There are a wide range of techniques people use to work out their network, host and broadcast addresses. I prefer to take the binary approach as I find it the quickest and easiest method, and is never wrong.

Remember, the four most important things to know about a subnet is the following:

**Network Address:**

**First Usable Address:**

**Last Usable Address:**

**Broadcast Address:**

Let’s say for example, we were given the IP address **195.70.16.159** and told that it is in a /30. This is how I’d go about filling in the template above…

First of all, as IP addresses are 32 bits long, and each octet is 8 bits in length, we know that:

**Bits 0 to 8**are covered in the first octet.**Bits 9 to 16**are covered in the second octet.**Bits 17 to 24**are covered in the third octet.**Bits 25 to 32**are covered in the fourth octet.

So, as this subnet address has 30 bits in it, we know we’re dealing with the fourth octet.

Now, because know bits 25 to 30 are subnet bits (referred to as SN below), we also know that the remaining two bits are host bits (referred to H below). Here is what it looks like when written down:

25 | 26 | 27 | 28 | 29 | 30 | 31 | 32 |

SN |
SN |
SN |
SN |
SN |
SN |
H |
H |

x | x | x | x | x | x | x | x |

Now let’s replace the bit numbers with their values:

128 | 64 | 32 | 16 | 8 | 4 | 2 | 1 |

SN |
SN |
SN |
SN |
SN |
SN |
H |
H |

x | x | x | x | x | x | x | x |

Now, let’s replace the x’s with the value of the fourth octet in the address, which in this case, is 159.

128 | 64 | 32 | 16 | 8 | 4 | 2 | 1 |

SN |
SN |
SN |
SN |
SN |
SN |
H |
H |

1 | 0 | 0 | 1 | 1 | 1 | 1 | 1 |

If you are wondering how I came up with the above, it is very simple. All I did was:

- Subtract 128 from 159, which left me with 31
- I then subtracted 16 from 31, whcih left me with 15
- I then subtracted 8 from 15, which left me with 7
- I then subtracted 4 from 7, which left me with 3
- I then subtracted 2 from 3, which left me with 1
- I then subtracted 1 from 1, which left me with 0

**Note:** While this may sound overly complicated, it is actually very quick and easy to do when doing it on a piece of paper.

Now to find out the network address all we do is add the **SN** bits that have a 1 underneath them, together. (128 + 16 + 8 + 4 = 156).

When you add this 156 to the first three octets of the address, we’re left with the **Network Address** 195.70.16.156.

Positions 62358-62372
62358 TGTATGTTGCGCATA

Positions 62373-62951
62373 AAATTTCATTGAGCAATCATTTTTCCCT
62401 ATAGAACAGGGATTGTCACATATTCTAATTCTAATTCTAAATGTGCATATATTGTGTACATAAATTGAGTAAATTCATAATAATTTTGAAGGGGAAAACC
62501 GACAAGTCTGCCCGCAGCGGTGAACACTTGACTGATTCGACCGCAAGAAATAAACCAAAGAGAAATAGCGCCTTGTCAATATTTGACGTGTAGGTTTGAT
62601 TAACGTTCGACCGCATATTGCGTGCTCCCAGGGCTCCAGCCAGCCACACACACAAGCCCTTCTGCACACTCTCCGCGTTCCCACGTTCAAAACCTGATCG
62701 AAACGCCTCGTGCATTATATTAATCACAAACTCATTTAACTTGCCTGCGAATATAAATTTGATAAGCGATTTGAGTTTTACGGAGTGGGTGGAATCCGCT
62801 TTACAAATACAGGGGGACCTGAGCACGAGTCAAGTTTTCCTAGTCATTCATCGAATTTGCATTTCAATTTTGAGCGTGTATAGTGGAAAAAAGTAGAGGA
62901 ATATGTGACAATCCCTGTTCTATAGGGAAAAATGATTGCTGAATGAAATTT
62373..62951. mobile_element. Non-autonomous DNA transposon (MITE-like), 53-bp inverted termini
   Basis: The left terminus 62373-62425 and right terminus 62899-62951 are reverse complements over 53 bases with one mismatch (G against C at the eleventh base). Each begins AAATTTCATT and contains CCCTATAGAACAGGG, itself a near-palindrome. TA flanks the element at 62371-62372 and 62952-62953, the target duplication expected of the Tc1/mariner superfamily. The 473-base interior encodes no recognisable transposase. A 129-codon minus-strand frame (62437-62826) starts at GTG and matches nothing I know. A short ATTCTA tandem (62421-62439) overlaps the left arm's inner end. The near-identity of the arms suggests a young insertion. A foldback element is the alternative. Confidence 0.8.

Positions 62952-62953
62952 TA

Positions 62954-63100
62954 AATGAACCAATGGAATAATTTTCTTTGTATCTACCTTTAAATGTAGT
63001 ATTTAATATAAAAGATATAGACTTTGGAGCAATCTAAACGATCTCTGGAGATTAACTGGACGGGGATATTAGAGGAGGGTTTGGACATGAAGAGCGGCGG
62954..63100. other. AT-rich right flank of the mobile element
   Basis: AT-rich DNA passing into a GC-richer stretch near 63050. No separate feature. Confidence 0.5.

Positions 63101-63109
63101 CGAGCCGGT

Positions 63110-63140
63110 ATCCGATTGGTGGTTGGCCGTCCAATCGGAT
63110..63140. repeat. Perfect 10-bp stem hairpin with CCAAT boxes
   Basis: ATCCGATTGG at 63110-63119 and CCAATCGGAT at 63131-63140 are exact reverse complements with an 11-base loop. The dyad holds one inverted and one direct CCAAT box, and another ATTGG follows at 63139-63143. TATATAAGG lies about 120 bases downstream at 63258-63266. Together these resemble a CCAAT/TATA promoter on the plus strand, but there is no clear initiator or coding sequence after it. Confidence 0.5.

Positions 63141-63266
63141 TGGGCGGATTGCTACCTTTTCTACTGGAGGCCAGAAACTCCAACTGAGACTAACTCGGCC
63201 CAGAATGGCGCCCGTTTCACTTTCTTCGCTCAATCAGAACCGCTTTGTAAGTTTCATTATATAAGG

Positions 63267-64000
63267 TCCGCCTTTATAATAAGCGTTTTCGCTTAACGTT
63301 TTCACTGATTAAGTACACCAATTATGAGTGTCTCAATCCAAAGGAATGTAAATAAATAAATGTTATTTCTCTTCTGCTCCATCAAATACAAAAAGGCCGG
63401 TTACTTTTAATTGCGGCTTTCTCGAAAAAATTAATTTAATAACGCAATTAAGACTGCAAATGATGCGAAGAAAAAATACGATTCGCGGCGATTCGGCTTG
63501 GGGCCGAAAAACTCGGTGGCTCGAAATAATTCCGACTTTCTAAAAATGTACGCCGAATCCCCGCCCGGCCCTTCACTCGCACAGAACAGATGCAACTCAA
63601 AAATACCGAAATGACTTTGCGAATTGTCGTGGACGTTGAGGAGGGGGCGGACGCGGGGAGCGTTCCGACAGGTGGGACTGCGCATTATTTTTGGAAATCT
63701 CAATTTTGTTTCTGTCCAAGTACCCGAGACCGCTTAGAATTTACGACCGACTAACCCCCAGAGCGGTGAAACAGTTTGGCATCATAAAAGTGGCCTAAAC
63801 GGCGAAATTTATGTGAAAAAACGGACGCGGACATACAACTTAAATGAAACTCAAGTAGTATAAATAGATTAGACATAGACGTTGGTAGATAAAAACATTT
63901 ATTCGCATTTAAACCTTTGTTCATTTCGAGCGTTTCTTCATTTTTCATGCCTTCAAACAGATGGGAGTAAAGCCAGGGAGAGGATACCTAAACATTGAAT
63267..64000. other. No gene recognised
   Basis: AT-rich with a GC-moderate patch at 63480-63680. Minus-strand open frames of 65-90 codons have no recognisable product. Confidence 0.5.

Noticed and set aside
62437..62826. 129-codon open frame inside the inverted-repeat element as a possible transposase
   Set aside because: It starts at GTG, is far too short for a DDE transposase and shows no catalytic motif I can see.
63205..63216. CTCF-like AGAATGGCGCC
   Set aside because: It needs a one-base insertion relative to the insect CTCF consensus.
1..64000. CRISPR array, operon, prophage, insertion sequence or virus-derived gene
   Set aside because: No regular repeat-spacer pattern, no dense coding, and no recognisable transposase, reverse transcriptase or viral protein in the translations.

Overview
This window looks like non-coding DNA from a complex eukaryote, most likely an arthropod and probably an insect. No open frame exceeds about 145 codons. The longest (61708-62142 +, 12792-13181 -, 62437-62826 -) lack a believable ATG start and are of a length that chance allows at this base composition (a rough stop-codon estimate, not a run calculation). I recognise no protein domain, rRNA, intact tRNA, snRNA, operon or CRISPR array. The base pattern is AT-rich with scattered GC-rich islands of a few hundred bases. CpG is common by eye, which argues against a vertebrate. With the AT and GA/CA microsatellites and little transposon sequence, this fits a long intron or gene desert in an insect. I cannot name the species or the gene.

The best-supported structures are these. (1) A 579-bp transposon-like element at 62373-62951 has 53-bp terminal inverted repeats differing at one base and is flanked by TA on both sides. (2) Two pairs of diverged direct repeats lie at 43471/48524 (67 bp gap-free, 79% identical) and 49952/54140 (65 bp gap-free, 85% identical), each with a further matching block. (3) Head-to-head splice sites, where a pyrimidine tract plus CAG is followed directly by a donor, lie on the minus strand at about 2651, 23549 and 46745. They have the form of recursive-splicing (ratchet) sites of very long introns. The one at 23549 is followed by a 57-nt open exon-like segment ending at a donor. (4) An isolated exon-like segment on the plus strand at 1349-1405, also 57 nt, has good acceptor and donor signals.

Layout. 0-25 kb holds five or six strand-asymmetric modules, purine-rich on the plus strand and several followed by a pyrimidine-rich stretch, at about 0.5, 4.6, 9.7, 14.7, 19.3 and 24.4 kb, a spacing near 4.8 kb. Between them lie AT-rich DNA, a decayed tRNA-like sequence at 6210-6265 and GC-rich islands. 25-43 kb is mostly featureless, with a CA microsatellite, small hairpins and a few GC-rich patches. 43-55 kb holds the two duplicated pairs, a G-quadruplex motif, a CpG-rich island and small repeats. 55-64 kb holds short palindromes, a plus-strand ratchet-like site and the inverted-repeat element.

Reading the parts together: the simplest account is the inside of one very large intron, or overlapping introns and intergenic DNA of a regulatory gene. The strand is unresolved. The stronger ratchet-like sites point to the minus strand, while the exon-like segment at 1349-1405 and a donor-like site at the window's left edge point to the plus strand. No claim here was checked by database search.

Now, as we know that the **first usable address is always the Network Address plus one**, all we need to do is perform the following calculation: (156 + 1 = 157).

This gives us a **First Usable Address** of 195.70.16.157.

Now let’s skip the Last Usable Address for a moment and find the Broadcast Address. To find out what it is, all we need to do is add all of the **H** bits together (regardless of whether they are a 1 or a 0) and then add this number to the Network Address. (2 + 1 + 156 = 159).

This gives us a **Broadcast Address** of 195.70.16.159.

And finally, let’s work out the last usable address. This process is similar to finding the First Usable Address, however, instead of adding one to the network address, we actually subtract one from the Broadcast Address. (159 – 1 = 158).

This gives us a **Last Usable Address** of 195.70.16.158.

And there we have it! Our temaplte is complete. For easy reference, here it is again:

**Network Address:**195.70.16.156**First Usable Address:**195.70.16.157**Last Usable Address:**195.70.16.158**Broadcast Address:**195.70.16.159

## Other Posts in this Series:

See the **Subnetting Made Easy – Index** post for links to all of the posts in this series.

*As always, if you have any questions or have a topic that you would like me to discuss, please feel free to post a comment at the bottom of this blog entry, e-mail at will@oznetnerd.com, or drop me a message on Twitter (@OzNetNerd).*

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